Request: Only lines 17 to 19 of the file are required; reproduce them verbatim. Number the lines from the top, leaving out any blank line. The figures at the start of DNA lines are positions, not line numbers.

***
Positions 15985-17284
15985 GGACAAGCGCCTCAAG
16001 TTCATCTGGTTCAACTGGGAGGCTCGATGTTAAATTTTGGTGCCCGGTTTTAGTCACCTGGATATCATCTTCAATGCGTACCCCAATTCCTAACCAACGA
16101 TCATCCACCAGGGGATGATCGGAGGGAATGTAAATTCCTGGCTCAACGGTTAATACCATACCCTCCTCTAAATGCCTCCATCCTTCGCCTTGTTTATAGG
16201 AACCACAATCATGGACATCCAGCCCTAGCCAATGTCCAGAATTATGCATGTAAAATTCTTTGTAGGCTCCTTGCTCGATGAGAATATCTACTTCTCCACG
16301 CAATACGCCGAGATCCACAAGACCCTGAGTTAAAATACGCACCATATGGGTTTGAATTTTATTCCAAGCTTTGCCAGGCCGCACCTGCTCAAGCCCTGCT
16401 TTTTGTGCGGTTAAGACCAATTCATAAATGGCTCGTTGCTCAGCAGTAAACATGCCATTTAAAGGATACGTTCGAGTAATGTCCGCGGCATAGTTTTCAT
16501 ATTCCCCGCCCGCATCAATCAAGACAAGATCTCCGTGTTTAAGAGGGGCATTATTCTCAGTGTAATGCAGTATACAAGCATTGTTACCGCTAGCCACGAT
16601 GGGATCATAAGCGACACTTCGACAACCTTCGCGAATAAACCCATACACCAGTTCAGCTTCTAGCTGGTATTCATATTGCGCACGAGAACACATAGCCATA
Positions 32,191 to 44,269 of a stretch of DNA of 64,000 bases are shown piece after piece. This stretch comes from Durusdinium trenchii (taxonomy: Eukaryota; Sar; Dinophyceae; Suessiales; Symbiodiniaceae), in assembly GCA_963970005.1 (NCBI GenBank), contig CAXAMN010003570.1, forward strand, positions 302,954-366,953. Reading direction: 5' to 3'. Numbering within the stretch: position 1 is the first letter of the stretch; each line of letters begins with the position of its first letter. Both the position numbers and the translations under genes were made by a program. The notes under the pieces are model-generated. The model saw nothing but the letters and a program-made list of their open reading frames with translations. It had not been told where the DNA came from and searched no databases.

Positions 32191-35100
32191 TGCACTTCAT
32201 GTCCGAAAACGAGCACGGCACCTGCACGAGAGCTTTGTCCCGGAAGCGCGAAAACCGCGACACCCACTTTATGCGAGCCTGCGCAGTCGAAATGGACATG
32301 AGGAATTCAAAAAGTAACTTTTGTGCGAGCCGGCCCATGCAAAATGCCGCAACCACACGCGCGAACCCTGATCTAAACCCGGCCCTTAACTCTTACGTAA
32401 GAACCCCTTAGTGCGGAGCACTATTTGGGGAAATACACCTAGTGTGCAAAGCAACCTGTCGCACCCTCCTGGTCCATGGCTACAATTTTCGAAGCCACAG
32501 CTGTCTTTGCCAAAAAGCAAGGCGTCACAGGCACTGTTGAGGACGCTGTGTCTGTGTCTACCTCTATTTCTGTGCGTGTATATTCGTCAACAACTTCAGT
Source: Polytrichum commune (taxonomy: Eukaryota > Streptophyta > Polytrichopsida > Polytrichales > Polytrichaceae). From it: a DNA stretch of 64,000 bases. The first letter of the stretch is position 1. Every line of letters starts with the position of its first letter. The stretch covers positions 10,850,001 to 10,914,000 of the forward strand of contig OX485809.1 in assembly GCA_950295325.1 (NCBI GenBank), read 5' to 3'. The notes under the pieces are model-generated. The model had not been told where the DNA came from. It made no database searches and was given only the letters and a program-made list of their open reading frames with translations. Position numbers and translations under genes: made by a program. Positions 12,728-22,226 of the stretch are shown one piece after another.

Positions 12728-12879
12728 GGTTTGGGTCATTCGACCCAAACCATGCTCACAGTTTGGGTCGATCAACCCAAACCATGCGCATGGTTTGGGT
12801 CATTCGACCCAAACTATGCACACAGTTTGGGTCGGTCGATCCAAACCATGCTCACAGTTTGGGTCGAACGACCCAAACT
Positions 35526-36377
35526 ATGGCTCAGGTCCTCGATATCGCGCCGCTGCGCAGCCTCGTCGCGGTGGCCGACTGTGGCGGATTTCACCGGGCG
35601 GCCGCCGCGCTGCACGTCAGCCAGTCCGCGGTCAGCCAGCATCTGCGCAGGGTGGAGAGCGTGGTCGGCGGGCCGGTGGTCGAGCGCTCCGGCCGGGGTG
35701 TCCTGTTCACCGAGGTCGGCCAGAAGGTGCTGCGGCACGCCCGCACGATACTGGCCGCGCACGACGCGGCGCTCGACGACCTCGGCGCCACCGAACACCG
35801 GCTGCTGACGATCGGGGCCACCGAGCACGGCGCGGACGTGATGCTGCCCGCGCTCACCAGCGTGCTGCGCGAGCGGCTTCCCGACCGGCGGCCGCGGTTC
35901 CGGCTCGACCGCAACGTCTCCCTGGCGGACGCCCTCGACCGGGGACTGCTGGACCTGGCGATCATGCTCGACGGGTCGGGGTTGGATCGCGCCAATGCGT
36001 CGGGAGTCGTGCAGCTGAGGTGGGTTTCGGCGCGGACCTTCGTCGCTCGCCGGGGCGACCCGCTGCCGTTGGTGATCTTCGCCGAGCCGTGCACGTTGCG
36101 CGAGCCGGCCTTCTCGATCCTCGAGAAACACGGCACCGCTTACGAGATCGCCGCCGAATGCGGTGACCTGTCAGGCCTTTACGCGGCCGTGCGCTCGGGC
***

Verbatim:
Source: Polytrichum commune (taxonomy: Eukaryota > Streptophyta > Polytrichopsida > Polytrichales > Polytrichaceae). From it: a DNA stretch of 64,000 bases. The first letter of the stretch is position 1. Every line of letters starts with the position of its first letter. The stretch covers positions 10,850,001 to 10,914,000 of the forward strand of contig OX485809.1 in assembly GCA_950295325.1 (NCBI GenBank), read 5' to 3'. The notes under the pieces are model-generated. The model had not been told where the DNA came from. It made no database searches and was given only the letters and a program-made list of their open reading frames with translations. Position numbers and translations under genes: made by a program. Positions 12,728-22,226 of the stretch are shown one piece after another.

Positions 12728-12879
12728 GGTTTGGGTCATTCGACCCAAACCATGCTCACAGTTTGGGTCGATCAACCCAAACCATGCGCATGGTTTGGGT